I lived and worked in this area of Cyprus for two years and spent numerous holidays over there. One of the most striking things about the area is the friendliness of the people who tend to come from the local villages. Protaras
is a purpose built resort
with lots to offer in the summer season. The reason behind its development was the result of the main resort of Famagusta
becoming inaccessible in 1974. There are some of the best beaches (outside of Northern Cyprus
) to be found in this part of the island. Most beaches offer watersports including parascending, jetskis, waterskiing and pedaloes.
* Fig Tree Bay is the most famous with its little island lying within the bay. The sand is quite fine and facilities include watersports, sunbeds and umbrellas. In the height of summer though I have found that you can hardly move - especially at weekends when all of the locals descend plus there are the people from Nicosia to contend with too. There is a reasonably priced restaurant at the top which have a superb range of sandwiches (both hot and cold)- only drawback is that a couple of the waiters try to chat you up if you are female!
* Konnos Beach - this is reached down a windy road and is about 3km outof the centre of the main resort. Make an effort to go there because this is probably the best of all the beaches. Again it has the watersports, sunbeds and a small cafe. The sea here is extremely clean and is gently shelving which makes it perfect for children. It is much less crowded than Fig Tree.
* Ayias Trias - this is probably the least crowded of all the beaches in the area and is worth visiting on a Sunday. Most of the locals head for the more well known beaches.
* Other beaches worth considering are Pernera Beach, Kalamies Beach (especially for the superb restaurant nearby) and Blue Bay.
There are numerous purpose built hotels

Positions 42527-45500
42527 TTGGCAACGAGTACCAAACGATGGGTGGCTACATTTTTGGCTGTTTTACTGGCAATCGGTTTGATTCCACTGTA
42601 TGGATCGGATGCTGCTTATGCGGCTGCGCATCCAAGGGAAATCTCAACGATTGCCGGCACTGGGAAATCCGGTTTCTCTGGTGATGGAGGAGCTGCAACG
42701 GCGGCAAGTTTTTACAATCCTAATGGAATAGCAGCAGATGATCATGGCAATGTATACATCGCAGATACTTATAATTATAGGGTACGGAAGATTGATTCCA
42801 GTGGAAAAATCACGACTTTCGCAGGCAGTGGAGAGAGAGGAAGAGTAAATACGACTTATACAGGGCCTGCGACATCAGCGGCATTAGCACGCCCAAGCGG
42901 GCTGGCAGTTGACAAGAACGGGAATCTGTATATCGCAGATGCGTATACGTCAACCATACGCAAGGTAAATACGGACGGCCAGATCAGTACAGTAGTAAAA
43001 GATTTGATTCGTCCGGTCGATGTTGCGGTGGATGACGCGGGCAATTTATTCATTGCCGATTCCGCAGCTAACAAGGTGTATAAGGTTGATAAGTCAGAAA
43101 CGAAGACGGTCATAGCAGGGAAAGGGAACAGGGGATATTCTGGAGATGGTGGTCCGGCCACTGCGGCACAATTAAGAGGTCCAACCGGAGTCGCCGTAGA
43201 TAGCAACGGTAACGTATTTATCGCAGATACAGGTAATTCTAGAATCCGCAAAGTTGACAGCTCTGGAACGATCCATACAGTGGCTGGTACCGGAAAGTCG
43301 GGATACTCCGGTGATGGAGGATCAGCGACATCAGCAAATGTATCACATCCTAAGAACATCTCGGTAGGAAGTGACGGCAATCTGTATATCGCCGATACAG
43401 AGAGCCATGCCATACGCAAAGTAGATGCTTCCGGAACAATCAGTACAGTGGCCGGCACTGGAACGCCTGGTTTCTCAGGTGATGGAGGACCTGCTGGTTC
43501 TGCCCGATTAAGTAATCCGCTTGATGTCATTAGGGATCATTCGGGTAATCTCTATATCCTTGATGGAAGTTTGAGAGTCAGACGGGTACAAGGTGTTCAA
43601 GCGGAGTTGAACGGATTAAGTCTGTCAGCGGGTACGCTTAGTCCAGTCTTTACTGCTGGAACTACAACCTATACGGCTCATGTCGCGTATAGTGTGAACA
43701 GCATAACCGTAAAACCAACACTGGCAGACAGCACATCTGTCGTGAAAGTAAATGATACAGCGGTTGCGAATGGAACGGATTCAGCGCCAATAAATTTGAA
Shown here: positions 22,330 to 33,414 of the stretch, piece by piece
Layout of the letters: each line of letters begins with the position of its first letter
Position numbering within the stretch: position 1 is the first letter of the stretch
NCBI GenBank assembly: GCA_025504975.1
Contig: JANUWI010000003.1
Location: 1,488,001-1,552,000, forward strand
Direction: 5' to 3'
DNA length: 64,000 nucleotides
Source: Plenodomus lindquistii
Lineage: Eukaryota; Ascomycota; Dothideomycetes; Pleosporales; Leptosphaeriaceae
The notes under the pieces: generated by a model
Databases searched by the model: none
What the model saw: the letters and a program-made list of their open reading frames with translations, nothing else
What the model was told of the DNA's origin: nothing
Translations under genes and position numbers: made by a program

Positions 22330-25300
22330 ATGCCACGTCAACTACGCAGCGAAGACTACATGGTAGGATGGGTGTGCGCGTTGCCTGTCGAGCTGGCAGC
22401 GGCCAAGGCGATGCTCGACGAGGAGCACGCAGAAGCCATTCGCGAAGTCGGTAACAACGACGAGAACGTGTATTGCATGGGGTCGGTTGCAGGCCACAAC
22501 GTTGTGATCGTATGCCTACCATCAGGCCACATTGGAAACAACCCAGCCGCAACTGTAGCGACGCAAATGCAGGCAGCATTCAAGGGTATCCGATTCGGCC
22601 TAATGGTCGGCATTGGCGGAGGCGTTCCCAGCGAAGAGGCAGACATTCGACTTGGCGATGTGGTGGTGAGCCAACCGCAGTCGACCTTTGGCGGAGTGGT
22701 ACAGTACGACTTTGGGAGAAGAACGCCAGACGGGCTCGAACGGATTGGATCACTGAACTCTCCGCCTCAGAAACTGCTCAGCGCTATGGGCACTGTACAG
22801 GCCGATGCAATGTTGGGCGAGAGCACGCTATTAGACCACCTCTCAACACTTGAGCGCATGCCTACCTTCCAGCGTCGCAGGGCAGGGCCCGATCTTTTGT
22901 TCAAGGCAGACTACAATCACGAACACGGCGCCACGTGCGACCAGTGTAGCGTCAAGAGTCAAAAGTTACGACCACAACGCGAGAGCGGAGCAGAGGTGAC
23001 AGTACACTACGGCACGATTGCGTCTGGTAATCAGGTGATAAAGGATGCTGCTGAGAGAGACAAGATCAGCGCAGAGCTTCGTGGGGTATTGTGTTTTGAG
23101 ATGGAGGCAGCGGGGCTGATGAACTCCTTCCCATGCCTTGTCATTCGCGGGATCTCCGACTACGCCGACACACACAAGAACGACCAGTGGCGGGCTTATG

ranging from 2 star to 5 five star. Most of them are spotlessly clean although the food varies from hotel to hotel and from year to year. The best hotel I have stayed in to date is the Anastasia (a 4 star)in the Pernera area. Some of the other better ones that I have stayed in are Hotel
Paschalia, Papantonia, Ausonia
, and the Tsokkos Beach Hotel
. One word of warning though is to look carefully at the location of the hotel. Some are quite away from the centre of the resort (watch for those located in Kapparis or Paralimni).NIGHTLIFE AND RESTAURANTS
There are hundreds of restaurants aimed at tourists offering international menus. For the best food look at the places that are full of Cypriots. They tend to be the most basic looking places but have the best food. Some of the best eating places are to be found in the nearby villages. Ones to try include:
- Markos El Greco on the edge of Paralimni(excellent moussaka and also crepes)
- La Loudia towards the village of Vrysouilles (don't leave without trying the halloumi)
- Vangelis in the centre of Paralimni which is the best place on the island have ever found for fish dishes.
There are numerous bars within the resort to suit all tastes. The more lively ones include The Ghetto and Knights. For those who want a more relaxing evening there are Irish pubs with live singers and numerous cocktail bars. For a wide variety of beers
from all over Europe
head for the Nautilus. The owner prides himself on providing as wide a selection as is humanly possible in a bar of this size. There are several clubs of varying standards but with Ayia Napa
only a short taxi ride away, you don't need to worry.
* There are numerous boat trips on offer which take you up to view the town of Famagusta. DO NOT book one through your rep. Instead visit a local travel agent who deals with Ayias Trias boats or book directly with the boat operator. They offer a full day out with food for about £8 CYP. This really is a bargain when you compare it to what the reps offer. They do have insurance too which the reps claim that many of the smaller operators don't provide.
* Take a trip up to the village of Dherynia to get a better view of the ghost town
of Famagusta. This also gives you a chance to see
where the locals live.
* Take a trip up to the little church of Ayias Elias. The best time to go is later in the day so that you can see the superb sunsets.
There is a local bus
service that runs from Paralimni to Protaras to Ayia Napa
from about 8am until 11.30pm during the summer season. All trips on the route cost around 55p (50 CY cents). This is the only form of public transport
in the area aside from taxis. If you hire a car then they drive on the same side of the road as in the UK
All in all this is a great family resort and also ideal for couples. The heat can be a little overbearing in July and August. The best times to visit are May and October when the resort isn't quite so packes with tourists.
The resort can be like a ghost town in winter. Some hotels do stay open all year but you may also find that there are lots of roadworks. You will find that you are better in a hotel half board during the winter season as there are a very limited number of eating places open.